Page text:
Stereodon callichrous (Bridel) Braithwaite
Plants medium-sized, 2--6 cm, branches 0.2--1 cm, regularly to irregularly pinnate, pale green to yellow-green, shiny, procumbent to ascending, firmly or loosely attached to substratum. Stems yellowish to green, hyalodermous, with central strand, pseudoparaphyllia lanceolate. Leaves of stem falcate to circinate secund ovate to ovate-lanceolate gradually narrowing to a slender acumen, 1.5--2 × 0.75--0.8 mm, somewhat curved distal to alar region, margins plane, often sharply toothed in acumen that tapers to a 1-seriate apex, costa short and double or obscure, median cells linear, 50--60 × 8 µm, basal cells shorter, broader and porose, yellowish to unpigmented; alar cells forming a well defined region of thin-walled, often somewhat inflated cells 1--3 cells high and bounded by quadrate to triangular cells above. Sexual condition dioicous; inner perichaetial leaves erect, oblong-lanceolate and finely pointed, plicate, toothed near apex, costa obscure. Seta 2--3.5 cm, red-brown, capsules red-brown, inclined, somewhat curved, 1.5--2 mm excluding conic operculum, annulus 1--2 seriate.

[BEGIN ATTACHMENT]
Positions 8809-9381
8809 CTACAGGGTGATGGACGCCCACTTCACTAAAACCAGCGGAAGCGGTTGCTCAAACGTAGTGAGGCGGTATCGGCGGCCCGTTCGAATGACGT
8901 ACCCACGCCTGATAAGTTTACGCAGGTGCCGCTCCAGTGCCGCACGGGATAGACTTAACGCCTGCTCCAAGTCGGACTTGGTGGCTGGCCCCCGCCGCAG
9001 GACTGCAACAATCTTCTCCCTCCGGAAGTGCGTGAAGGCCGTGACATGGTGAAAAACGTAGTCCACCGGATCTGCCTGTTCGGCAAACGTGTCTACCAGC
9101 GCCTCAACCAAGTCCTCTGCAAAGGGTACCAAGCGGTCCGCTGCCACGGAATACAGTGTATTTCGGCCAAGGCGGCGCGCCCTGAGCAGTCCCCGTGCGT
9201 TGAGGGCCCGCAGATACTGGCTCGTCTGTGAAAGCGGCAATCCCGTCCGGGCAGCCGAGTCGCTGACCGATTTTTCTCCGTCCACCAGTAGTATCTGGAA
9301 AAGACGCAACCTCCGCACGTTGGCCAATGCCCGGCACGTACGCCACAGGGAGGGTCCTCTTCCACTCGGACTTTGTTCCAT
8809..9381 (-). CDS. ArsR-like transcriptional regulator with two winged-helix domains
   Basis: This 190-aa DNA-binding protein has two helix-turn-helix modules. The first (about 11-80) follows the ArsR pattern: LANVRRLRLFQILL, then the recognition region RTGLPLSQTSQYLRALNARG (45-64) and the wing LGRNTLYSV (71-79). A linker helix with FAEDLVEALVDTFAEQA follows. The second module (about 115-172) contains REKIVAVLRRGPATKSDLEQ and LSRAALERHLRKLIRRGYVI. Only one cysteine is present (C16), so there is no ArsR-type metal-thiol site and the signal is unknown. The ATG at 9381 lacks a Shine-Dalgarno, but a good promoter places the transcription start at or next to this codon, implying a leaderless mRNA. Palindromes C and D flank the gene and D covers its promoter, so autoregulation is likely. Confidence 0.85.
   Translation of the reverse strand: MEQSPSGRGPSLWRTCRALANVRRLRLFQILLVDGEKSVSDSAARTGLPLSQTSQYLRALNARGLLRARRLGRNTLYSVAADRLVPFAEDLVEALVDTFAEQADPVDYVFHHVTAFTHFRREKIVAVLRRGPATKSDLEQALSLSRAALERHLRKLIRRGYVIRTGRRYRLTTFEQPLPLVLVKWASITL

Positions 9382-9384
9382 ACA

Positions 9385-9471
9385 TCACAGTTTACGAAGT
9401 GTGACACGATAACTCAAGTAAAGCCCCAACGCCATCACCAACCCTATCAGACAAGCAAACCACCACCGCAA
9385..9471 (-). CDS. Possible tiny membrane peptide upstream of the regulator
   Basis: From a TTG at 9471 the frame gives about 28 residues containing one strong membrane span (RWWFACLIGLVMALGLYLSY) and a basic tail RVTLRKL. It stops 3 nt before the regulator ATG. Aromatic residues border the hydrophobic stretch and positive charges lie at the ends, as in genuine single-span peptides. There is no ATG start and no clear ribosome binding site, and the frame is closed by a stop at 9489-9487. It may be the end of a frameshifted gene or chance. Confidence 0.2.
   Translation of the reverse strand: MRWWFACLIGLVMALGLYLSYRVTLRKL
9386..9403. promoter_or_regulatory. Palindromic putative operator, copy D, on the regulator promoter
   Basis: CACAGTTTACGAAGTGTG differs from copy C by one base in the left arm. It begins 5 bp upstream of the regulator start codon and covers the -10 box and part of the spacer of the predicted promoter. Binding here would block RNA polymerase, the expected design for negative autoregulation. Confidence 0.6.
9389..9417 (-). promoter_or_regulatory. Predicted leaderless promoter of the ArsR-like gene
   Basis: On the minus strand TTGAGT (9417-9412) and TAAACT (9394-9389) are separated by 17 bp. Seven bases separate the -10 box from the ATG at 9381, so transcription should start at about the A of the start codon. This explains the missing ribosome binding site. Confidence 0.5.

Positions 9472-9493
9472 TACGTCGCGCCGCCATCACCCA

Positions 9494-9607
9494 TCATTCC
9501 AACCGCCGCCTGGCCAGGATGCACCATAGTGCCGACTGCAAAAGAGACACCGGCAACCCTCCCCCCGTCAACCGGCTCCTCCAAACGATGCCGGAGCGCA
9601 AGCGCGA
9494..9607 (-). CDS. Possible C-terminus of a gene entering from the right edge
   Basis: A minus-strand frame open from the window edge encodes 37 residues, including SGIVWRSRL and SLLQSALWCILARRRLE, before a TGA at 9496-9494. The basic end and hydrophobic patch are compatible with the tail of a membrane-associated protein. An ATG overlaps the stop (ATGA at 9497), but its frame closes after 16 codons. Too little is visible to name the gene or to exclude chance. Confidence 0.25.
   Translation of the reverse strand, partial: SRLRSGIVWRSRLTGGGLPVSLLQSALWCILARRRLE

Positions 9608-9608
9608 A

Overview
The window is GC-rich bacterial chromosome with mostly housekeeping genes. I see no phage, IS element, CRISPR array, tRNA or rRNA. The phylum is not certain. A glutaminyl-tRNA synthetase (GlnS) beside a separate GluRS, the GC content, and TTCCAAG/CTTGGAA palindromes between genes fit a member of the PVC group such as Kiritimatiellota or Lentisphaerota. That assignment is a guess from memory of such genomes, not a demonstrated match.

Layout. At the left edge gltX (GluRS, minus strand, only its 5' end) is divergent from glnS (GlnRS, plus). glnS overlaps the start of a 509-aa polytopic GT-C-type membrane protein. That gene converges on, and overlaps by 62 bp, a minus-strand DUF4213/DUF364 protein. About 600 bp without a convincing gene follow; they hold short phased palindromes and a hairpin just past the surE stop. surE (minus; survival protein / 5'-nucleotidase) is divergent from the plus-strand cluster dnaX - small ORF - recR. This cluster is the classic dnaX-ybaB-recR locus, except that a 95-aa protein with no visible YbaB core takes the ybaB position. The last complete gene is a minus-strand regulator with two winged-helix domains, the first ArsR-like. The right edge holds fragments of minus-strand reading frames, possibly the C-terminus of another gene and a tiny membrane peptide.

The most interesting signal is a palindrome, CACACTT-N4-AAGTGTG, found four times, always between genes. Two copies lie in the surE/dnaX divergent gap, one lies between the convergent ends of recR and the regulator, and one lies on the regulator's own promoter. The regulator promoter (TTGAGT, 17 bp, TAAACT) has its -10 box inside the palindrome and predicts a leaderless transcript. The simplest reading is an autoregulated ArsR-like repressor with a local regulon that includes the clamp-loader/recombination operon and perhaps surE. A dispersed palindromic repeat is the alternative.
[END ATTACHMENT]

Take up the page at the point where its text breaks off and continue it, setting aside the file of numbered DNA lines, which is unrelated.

Sporophytes produced summer, capsules maturing June--July. Epiphytic or more usually terrestrial, forest, open terrain; 0--1500 m; Greenland; Alta., B.C.; Alaska, Wash.; Europe; Asia.
In North America Hypnum callichroum is frequent only near the Pacific coast, where it is relatively easy to determine. The presence of a hyalodermis and the distinct alar region of thin walled cells that are strongly differentiated from the adjacent cells are reliable characters. Material without sporophytes can, however, be troublesome. Epiphytic specimens frequently have sporophytes, while the terrestrial generally lack them. Although H. Ando has identified Arctic specimens as this species, I remain unconvinced. This species is most likely to be confused with H. plicatulum and H. holmenii.